European pilots stepped up pressure on the region’s air safety agency to take a strong stance in vetting U.S. plans to return Boeing Co.’s grounded 737 Max to service after two fatal crashes.
The European Aviation Safety Agency needs to take steps to regain the confidence of air crew, according to the head of the pilot lobby, who also urged more training on revisions to the Max before it returns to the skies.
“We really would like some serious action and transparency to show how they are going to certify the return to service of this aircraft,” European Cockpit Association President Jon Horne said in an interview. “It’s critical to regaining credibility among our community.”
The ECA, which represents pilots at Max operators including Ryanair Holdings Plc and Norwegian Air Shuttle ASA, is unhappy with the expanding role of planemakers in licensing new models. Boeing had an important hand in certifying the original Max design and the European regulator signed off on it.
A lack of funding has forced the measure on regulators such as the U.S. Federal Aviation Administration, which had ultimate authority for the Max, but has created a conflict of interest, Horne said.
A return to service for the Max after two crashes in five months must come with new simulator training for pilots, including experience handling the aircraft without the so-called MCAS anti-stall function blamed for the tragedies, Horne said. The ECA is also concerned that “Boeing is still talking about minimizing the training in any fix-package,” he said, adding that a return may need to be delayed until enough flight-simulators can be rolled out to airlines.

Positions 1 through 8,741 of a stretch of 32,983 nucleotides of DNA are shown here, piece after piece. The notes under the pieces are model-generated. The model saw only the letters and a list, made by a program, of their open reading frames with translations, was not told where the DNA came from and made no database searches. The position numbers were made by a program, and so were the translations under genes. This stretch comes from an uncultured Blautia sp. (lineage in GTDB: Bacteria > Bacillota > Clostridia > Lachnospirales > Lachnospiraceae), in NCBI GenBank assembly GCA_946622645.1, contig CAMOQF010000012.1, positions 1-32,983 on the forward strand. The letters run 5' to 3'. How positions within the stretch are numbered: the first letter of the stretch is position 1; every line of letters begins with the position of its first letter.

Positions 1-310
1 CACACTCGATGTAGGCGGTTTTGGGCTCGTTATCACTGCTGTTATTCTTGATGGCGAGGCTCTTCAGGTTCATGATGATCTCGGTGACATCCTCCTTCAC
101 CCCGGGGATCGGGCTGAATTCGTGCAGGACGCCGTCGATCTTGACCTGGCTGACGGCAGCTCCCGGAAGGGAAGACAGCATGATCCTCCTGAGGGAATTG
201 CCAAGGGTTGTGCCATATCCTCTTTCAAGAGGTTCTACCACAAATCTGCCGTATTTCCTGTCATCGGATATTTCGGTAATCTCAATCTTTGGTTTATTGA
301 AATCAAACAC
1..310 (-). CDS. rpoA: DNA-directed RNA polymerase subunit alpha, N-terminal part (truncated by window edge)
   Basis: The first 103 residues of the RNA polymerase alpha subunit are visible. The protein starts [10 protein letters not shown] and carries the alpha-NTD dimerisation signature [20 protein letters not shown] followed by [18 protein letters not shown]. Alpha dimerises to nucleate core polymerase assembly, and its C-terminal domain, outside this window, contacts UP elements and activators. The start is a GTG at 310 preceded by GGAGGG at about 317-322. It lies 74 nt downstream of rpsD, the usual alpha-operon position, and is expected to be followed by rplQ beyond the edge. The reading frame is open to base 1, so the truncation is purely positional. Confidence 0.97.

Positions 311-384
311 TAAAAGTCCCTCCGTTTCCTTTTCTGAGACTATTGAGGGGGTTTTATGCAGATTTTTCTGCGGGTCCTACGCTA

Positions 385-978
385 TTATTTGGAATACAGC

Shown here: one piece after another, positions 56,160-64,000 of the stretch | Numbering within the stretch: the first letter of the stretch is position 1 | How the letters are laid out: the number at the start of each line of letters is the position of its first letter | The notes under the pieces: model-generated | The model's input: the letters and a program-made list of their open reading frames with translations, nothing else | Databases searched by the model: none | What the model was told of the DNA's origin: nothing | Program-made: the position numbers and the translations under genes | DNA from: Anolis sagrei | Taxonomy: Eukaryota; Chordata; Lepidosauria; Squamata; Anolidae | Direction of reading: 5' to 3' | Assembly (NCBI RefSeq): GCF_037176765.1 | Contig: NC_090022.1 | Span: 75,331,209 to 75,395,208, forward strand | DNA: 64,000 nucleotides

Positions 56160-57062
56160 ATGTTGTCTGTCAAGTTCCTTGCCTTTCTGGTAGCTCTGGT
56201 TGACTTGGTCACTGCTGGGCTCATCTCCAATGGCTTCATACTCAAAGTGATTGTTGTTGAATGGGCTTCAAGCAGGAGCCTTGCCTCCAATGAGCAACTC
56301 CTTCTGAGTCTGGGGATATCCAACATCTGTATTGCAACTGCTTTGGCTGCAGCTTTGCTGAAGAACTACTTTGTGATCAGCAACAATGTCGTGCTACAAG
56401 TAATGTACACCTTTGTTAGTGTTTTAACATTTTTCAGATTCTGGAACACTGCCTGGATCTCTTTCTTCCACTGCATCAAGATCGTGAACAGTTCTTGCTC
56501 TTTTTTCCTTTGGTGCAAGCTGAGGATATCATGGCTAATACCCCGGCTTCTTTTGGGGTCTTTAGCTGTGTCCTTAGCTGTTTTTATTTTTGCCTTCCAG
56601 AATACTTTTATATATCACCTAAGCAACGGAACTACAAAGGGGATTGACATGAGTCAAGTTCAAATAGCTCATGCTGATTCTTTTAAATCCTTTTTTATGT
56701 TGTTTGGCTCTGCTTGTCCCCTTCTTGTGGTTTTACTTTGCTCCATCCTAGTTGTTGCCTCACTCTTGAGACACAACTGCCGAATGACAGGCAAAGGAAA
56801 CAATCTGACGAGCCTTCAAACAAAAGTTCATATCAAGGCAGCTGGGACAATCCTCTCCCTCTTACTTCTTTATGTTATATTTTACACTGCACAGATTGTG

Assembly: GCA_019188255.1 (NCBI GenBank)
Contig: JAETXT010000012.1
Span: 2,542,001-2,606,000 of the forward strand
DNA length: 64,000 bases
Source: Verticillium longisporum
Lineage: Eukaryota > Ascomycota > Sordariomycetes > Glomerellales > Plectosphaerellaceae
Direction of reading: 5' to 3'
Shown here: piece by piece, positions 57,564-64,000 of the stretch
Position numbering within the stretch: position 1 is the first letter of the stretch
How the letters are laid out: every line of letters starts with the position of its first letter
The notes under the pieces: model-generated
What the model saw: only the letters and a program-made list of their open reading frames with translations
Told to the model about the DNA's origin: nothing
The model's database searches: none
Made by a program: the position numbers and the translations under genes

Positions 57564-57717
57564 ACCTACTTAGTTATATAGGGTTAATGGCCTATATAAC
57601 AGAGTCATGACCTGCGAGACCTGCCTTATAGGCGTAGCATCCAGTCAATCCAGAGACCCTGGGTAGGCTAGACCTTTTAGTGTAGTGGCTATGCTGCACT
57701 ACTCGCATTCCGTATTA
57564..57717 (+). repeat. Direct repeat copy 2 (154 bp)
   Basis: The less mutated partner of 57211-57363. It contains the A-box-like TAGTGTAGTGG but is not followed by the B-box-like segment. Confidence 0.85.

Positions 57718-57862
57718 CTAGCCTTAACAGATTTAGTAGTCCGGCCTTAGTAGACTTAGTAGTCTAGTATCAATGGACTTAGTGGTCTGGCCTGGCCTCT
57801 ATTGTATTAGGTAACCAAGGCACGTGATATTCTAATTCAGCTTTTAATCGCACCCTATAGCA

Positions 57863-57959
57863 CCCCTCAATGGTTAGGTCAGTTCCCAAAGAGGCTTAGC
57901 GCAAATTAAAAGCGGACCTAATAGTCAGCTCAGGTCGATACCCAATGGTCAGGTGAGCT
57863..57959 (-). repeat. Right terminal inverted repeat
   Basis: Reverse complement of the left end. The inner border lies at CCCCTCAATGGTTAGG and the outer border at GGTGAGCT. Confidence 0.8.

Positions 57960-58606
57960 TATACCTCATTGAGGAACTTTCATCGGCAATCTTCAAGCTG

The European Parliament’s transport committee last month asked EASA to explain how it will assess the airworthiness of a revised Max, urging the body to defend its watchdog status after the FAA’s “failed” oversight of Boeing. EASA has already said that it will undertake its own review. It didn’t immediately respond to messages seeking further comment.
The European aviation industry has “some identical dynamics” to the FAA-Boeing relationship that present “similar vulnerabilities in Europe’s certification process,” Horne said, adding that the pilot community wants to see more transparency in EASA’s dealings with manufacturers.
The ECA’s concerns aren’t limited to the 737, with the lobby group calling for a review of Boeing’s new 777X, which like the Max is a re-engined version of an earlier model, but also features new wings. Regulators must be clear that the U.S. company isn’t making compromises to deliver on promised performance gains, Horne said.